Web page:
Friday, October 29, 2010

Bisom-Rapp, Frazer and Sargeant on Decent Work, Older Workers and Vulnerability in the Economic Recession

Age discrim1 Susan Bisom Rapp (Thomas Jefferson), Andrew Frazer (Wollongong (AU)), and Malcolm Sargeant (Middlesex (UK)) have posted on SSRN their forthcoming article in the Employee Rights and Employment Policy Review: Decent Work, Older Workers and Vulnerability in the Economic Recession: A Comparative Study of Australia, the United Kingdom, and the United States.

Here is the abstract:

In countries with aging populations, the global recession presents unique challenges for older workers, and compels an assessment of how they are faring. To this end, the International Labour Organization's concept of decent work provides a useful metric or yardstick. Decent work, a multifaceted conception, assists in revealing the interdependence of measures needed to secure human dignity across the course of working lives. With this in mind, in three English-speaking, common law countries (Australia, the United Kingdom, and the United States), this Article considers several decent work principles applicable to older workers and provides evaluations in light of them. Relevant to the analysis is the role workplace law plays in each country in ameliorating or exacerbating older worker vulnerability.

Although the recession affected each country to a different extent, and the response of national employers to the crisis varied significantly, the effects of the financial crisis on older workers are strikingly similar. The recession has affected the quality of work for older workers. For many, employment has become more fragile, inconstant and insecure. In all three nations, the recession also compromised older workers' ability to plan for and secure a key decent work precept, a dignified retirement.

Yet stronger national differences emerge when evaluating labor regulations affecting older workers. While all three countries prohibit age discrimination to varying degrees, such prohibitions by themselves do not greatly contribute to employment security for older workers. General labor standards, such as those restricting termination and layoff or requiring severance pay, and the provision of a robust safety net, are just as important in forestalling older worker vulnerability. By using decent work as a touchstone, and looking broadly at the intersecting factors that contribute to older worker insecurity, the outlines of needed policy reforms become clear.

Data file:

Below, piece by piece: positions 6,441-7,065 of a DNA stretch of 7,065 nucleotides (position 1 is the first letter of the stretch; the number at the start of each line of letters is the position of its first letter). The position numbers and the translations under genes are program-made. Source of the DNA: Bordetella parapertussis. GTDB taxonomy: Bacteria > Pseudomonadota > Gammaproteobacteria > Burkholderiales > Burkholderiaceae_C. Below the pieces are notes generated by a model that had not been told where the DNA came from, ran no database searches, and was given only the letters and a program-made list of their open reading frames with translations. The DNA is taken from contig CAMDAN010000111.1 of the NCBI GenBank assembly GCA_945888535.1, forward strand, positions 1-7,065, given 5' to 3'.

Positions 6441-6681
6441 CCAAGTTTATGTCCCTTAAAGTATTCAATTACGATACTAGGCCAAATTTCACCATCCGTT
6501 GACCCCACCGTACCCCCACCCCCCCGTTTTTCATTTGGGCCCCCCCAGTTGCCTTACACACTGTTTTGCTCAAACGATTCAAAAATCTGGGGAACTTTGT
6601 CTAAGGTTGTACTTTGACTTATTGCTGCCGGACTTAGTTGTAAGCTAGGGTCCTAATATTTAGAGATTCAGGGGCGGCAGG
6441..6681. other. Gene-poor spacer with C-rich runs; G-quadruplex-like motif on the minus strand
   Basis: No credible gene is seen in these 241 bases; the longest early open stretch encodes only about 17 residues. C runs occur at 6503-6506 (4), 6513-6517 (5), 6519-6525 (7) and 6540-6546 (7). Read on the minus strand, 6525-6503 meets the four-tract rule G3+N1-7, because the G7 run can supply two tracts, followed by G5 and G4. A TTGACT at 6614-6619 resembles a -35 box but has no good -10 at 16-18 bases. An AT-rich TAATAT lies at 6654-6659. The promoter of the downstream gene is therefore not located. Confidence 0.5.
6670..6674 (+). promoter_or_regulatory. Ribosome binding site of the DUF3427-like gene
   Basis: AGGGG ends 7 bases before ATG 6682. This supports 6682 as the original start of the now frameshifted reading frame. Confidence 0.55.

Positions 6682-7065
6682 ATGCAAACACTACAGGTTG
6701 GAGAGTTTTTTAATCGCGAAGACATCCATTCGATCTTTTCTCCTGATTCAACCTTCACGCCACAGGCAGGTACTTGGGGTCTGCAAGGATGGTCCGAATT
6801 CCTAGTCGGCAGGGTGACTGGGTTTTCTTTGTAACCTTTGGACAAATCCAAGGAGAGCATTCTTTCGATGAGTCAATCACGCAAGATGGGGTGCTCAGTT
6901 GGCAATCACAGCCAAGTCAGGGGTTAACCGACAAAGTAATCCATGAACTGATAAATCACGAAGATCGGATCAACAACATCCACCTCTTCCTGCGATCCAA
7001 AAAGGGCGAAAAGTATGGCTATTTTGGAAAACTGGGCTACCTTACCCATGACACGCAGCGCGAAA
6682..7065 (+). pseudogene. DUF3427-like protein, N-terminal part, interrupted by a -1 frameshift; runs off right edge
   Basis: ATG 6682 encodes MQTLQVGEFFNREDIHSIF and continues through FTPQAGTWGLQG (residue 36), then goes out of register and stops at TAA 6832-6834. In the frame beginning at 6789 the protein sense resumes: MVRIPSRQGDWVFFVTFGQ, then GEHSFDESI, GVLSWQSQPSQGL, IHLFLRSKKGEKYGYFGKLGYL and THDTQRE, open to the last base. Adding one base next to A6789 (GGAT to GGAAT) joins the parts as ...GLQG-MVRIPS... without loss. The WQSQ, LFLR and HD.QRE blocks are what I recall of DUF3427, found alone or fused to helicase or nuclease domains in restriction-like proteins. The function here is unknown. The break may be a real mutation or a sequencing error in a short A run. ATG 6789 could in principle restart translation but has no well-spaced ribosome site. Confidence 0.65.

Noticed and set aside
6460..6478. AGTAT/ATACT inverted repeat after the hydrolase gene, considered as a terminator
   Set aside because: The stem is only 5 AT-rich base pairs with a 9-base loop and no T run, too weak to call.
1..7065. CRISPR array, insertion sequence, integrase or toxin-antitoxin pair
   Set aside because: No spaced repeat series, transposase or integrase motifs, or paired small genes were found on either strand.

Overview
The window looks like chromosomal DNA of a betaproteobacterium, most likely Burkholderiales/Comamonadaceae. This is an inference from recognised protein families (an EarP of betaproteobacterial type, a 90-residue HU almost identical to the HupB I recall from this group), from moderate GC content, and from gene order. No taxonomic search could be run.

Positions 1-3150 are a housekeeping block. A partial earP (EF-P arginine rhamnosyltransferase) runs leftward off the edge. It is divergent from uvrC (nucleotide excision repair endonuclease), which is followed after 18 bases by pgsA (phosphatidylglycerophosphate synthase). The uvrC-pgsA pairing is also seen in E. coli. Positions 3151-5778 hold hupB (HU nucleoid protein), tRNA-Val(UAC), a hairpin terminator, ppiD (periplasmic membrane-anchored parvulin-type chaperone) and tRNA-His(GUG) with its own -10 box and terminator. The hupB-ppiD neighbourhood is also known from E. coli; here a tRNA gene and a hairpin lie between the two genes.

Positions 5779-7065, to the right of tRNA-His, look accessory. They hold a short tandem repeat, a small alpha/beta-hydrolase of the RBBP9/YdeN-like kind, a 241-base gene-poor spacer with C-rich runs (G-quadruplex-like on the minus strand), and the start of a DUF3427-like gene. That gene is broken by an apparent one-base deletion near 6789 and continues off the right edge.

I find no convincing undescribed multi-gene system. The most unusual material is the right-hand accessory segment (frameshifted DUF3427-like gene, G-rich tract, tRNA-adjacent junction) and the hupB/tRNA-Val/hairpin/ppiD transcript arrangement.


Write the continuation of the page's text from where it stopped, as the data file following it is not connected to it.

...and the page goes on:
The use of the decent work rubric looks to be a truly illuminating way for determining proper policy responses to help older workers impacted by the Great Recession of the last few years.  Just another a great example of how comparative collaborations and papers can go a long way in helping to alleviate what ails us on the domestic labor and employment law front.

PS

Decent Work, Older Workers and Vulnerability in the Economic Recession: A Comparative Study of Australia, the United Kingdom, and the United States

https://lawprofessors.typepad.com/laborprof_blog/2010/10/bisom-rapp-frazer-and-sargeant-on-decent-work-older-workers-and-vulnerability-in-the-economic-recess.html

Employment Discrimination, International & Comparative L.E.L., Scholarship | Permalink

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Comments

With regard to older workers with gray hair, I could not help but recall an advertisement currently being aired on U.S. television for the Just for Men hair coloring product. Every time I see the advertisement, I can't help but think of the ADEA. The commercial, for those of you fortunate enough to have NOT seen it, is for the "touch of gray" hair coloring product.

Scene: Two men are sitting in an office apparently interviewing for one job. One has brown hair, untouched by the ravages of time. The other has gray hair. Two management individuals are discussing which applicant to hire. One management individual comments, referring to the man with gray hair, that the company needs his experience. Apparently concerned by the gray hair, the other management individual then remarks that the company needs the "energy" of the applicant with no gray hair, whom I think we will presume is intended to be viewed as considerably younger. (I think the two applicants are actually images of the same man.) Thanks to the "touch of gray" product, the two applicants then morph into one another in some Grecian mythological feat, with the result that the formerly gray-haired applicant now has mainly brown hair with just a "touch of gray" indicating that, while he is experienced, he will not collapse from fatigue during a business call. If you are extremely bored I'm sure the video is on You Tube.

Posted by: John C-O | Oct 30, 2010 5:04:06 PM

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